You can vary the recipe depending on how many doughballs you want.

Roll into balls about the size of a quarter. Store in a plastic container in the fridge until you want to use them.

Canned Carp

It's a lot tastier than you imagine!!

Wash carp in fresh water. Make sure it's cleaned, scaled. Cut fish into chunks that will fit into canning jars.

Dissolve 1 cup salt in 1 gallon water a NON-METAL container. Soak fish in brine 1 hour, then drain for 10 minutes. Pack into clean sterile jars to within an inch of top. DO NOT add liquid. Seal jars with sterilized lids & rings. Cook in pressure cooker for 100 minutes at 10# presure.

Thanks for stopping by. Herb and Esther enjoy your visits. 66 comments

NicoleRM profile image

NicoleRM 3 years ago

What a great lens, love your story. I was surprised to hear that bacon was cheap during the depression. It seems to always be the most expensive item on my grocery list. Thanks

TreasuresBrenda profile image

TreasuresBrenda 3 years ago from Canada

People were so creative in the 1920s and 1930s!

rattie lm profile image

rattie lm 3 years ago

I wish Esther could come back and teach us all about frugality, God;s bounty and sharing. Thanks so mcuh.

TransplantedSoul profile image

TransplantedSoul 4 years ago

We should all lear from HERB and ESTHER. There may be another depression on the way from what I hear.

anonymous 5 years ago

This is another sweet memory I have of your excellent memories now open to us all, I wasn't an angel when I visited before and am returning with angel dust for these great economy lessons taught by Herb and Esther.

SiochainGraSonas profile image

SiochainGraSonas 5 years ago

My parents grew up in the depression. We can learn something from them. Great lens!

GrowWear 5 years ago

Most delightful visit! That is awesome about canning the fish, and these times we're now living in, we just may have to start doing that again.

lollyj lm profile image

lollyj lm 5 years ago from Washington KS Author

@anonymous: I always used to say that Grandma and Grandpa ate grease on their grease. She fried in lard that she rendered herself. They ate lard cracklins in scrambled eggs and stirred into corn bread, and yeah, saved bacon grease to season green beans and fry eggs in. But neither of them ever had high cholesterol or other fatty food related problems. Hard physical labor or genetics or both.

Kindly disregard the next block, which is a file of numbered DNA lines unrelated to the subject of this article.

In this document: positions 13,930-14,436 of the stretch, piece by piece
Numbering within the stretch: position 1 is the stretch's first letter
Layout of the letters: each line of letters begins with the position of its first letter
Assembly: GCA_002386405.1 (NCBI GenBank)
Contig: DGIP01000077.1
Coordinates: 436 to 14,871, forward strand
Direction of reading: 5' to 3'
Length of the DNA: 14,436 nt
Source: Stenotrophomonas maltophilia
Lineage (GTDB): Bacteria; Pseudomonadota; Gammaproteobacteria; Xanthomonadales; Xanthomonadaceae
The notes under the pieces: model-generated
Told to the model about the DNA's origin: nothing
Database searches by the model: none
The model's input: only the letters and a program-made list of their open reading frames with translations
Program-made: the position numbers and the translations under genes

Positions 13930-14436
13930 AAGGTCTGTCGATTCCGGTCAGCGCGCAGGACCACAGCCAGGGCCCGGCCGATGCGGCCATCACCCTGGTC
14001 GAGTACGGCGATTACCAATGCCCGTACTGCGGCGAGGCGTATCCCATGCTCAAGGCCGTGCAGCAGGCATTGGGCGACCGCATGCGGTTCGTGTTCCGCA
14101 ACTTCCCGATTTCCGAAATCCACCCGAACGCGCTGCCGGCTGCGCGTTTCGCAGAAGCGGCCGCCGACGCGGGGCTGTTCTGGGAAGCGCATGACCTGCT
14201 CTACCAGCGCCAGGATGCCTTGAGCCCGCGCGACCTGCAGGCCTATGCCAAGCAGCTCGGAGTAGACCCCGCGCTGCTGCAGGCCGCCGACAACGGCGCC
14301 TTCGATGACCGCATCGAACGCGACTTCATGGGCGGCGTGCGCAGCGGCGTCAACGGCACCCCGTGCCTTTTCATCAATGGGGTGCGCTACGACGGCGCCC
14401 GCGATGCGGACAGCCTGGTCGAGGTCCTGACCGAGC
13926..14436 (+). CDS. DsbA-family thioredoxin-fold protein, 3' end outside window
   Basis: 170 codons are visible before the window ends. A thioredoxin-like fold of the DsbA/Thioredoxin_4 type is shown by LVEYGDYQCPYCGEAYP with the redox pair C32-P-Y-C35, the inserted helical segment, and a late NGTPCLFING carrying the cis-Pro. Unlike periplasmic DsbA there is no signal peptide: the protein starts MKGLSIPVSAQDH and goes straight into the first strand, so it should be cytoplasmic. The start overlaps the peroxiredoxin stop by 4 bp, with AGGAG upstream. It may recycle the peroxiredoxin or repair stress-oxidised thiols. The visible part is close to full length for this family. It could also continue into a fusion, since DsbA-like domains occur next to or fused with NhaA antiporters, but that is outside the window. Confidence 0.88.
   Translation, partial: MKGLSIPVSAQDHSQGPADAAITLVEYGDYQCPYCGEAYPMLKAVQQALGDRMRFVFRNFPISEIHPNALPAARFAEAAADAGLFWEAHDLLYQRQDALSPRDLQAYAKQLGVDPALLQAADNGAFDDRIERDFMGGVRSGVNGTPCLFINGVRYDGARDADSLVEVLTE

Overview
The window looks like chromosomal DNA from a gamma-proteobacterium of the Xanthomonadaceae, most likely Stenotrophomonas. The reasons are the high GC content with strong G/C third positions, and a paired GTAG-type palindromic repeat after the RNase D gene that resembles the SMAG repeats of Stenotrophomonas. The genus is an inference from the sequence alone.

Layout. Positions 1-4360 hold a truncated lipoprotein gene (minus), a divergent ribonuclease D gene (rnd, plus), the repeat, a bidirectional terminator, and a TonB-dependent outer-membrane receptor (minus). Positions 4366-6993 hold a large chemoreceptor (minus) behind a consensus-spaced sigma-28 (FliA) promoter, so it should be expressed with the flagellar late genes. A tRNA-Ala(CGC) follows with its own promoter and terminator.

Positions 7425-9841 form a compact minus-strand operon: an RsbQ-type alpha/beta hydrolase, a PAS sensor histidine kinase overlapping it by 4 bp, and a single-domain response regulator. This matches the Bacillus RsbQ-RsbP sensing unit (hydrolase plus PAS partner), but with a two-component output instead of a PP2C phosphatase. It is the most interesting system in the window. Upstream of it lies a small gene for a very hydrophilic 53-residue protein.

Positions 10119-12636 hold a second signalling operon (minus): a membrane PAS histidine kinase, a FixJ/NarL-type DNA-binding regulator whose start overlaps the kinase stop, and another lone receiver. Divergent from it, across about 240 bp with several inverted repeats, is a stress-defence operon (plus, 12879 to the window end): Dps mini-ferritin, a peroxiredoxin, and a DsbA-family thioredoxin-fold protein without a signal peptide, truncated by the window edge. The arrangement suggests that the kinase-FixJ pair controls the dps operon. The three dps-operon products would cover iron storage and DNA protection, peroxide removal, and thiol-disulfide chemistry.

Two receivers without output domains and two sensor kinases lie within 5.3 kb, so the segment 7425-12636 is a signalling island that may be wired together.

anonymous 5 years ago

Fantabulous! A delight to read and you brought back some memories for me of all the "old timers" when I was growing up. I remember when everyone would save their bacon grease and have it in a container on or near the stove. No wonder everything that was fried used to taste so good.

anonymous 5 years ago

I love this lens! I love their attitude. My parents grew up during the Depression, and always feared that people today couldn't make it through if we ever had another one like that.(I think they were right.) Times were hard then, more so than we can imagine, yet people were so much more willing to help others. ( my dad used to make dough balls--I'd forgotten all about about that!) Great lens!

linhah lm profile image

linhah lm 5 years ago from California

This is a wonderful lens, practical, yet filled with hope & good karma.

stevie10772 5 years ago

I always love reading about Herb and Esther... great words of wisdom. Isn't is amazing what our seniors pass on to us?!

sukkran trichy profile image

sukkran trichy 5 years ago from Trichy/Tamil Nadu

thanks for sharing herb and esther's teachings. wonderful lens.

MyCrazyAdventures profile image

MyCrazyAdventures 5 years ago from Albuquerque, NM

Gads. This lens makes me hungry and incredibly happy. Blessed by a Squid Angel.

kguru1979 lm profile image

kguru1979 lm 5 years ago

Delicious lens...!

Harshitha LM profile image

Harshitha LM 5 years ago

Wonderful lens. We all need to learn how to manage our resources well like Herb and Esther. Thumbs up.

sheriangell profile image

sheriangell 5 years ago

This is just so incredibly precious and that potato soup sounds delicious! Blessed today by a Squid Angel.

poutine 5 years ago

I, also wish I could have met this great couple.

Excellent advice from them.

anonymous 6 years ago